Asian studies minor fulfills Trebor Goodall’s lifelong interest with Asia

Author: Christine Cox

Trebor Sushi Website

ASK TREBOR GOODALL how he first became interested  in Asia, and he’ll describe a childhood practicing martial arts, internalizing philosophies from  Bruce Lee movies, and playing Capcom video games from Japan.


In addition to these personal interests, Goodall excelled academically: He graduated as salutatorian of his Indianapolis high school and received a Gates Millennium Scholar award, established by Bill and Melinda Gates to support college students who display academic excellence and outstanding community service in addition to financial need.

At Notre Dame, Goodall, a marketing major, made a point to find opportunities that connected him to Asia. He ended up customizing a unique combination of courses, travel, and research that ultimately led him to earn a minor in Asian studies.

In the summer of his freshman year, Goodall joined the China Summer Business and Culture Program, a six-week business management course that led students to Shanghai, Beijing, Hong Kong, and Taipei. Junior year, he joined the Japan Summer Business and Culture Program that allowed students to explore Japan’s cultural and business traditions within economic, social, and political contexts. 

He was thrilled with both experiences.  

“Visiting China led me to think about, for the first time, the connections between East and West, business and family dynamics, and the different ways business is conducted, whether it’s through a contract in the West or a hand-shake in the East,” he said.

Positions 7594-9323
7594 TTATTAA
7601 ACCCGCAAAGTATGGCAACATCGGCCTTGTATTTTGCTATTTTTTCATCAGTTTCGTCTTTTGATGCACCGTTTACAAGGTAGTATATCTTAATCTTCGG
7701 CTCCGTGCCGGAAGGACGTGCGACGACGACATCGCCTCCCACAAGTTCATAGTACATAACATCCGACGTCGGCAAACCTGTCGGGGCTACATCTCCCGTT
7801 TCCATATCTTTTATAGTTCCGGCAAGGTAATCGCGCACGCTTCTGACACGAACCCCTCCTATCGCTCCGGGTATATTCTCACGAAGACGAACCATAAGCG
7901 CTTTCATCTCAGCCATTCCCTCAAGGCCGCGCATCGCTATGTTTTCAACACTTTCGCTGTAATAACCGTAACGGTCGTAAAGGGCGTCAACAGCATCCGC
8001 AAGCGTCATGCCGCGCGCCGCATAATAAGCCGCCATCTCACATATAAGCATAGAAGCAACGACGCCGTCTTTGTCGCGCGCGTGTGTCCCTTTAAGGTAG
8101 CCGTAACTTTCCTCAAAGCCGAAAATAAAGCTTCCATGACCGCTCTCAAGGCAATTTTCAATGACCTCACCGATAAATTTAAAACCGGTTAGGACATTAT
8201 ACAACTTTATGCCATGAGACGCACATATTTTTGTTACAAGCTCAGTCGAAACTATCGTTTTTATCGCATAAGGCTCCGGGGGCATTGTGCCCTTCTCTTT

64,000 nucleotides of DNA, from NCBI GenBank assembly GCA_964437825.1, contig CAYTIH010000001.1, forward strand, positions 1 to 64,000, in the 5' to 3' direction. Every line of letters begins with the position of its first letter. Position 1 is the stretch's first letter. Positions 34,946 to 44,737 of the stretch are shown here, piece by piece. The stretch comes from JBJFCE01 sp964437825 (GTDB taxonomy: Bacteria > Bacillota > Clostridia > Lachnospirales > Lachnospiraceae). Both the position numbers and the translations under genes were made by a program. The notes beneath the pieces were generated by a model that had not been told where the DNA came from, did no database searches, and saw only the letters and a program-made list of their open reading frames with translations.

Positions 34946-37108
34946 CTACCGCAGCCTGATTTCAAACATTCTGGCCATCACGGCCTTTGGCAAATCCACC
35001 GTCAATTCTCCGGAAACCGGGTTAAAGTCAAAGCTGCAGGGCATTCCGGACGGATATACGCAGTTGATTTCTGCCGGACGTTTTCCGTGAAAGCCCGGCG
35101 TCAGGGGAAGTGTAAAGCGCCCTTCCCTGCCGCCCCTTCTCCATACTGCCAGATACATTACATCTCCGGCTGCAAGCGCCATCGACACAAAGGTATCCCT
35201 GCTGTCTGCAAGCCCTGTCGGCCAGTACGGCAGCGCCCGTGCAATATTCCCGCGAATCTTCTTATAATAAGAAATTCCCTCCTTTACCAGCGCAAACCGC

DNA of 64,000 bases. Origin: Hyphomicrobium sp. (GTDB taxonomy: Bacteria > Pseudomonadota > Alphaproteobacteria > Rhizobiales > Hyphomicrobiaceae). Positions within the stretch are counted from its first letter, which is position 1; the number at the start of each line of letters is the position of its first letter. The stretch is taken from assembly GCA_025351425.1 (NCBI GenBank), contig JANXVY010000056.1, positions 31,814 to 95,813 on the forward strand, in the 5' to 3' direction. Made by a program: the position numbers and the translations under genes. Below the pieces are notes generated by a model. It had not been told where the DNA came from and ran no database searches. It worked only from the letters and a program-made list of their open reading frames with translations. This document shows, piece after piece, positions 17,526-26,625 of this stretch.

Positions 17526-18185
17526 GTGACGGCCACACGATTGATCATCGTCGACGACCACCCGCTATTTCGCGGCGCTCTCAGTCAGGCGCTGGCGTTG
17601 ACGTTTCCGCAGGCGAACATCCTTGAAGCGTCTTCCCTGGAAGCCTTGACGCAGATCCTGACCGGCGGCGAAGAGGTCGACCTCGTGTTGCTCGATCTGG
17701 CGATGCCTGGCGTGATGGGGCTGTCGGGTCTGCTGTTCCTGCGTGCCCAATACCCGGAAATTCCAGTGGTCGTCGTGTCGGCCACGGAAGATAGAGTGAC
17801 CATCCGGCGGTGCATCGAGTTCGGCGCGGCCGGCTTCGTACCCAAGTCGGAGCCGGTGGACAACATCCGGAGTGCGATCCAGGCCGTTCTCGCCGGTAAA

Visiting Japan was a life’s dream come true, he said, listing highlights of baseball, fashion, and food—including an opportunity to learn about sushi-making from a world-renowned master.

Goodall’s Asian studies capstone examined how to expand celebrity branding in sports merchandising in Asia. His interactive presentation not only explains the promise for business opportunities in Japan and China, but also addresses how sports can serve as a diplomatic tool, a form of soft power, and a promoter of global culture.

He fully expects Asia to be a part of his career ambitions of working in sports and entertainment marketing. 

“The Asian studies minor allowed a young boy who was fascinated with Asian culture to become truly educated and immersed in Asian culture,” he said. “The Liu Institute has supported my interests, regardless of how untraditional they might be. I’m certain that I have a great foundation moving forward in my career.”

Read Trebor’s story in the Liu Institute Year in Review.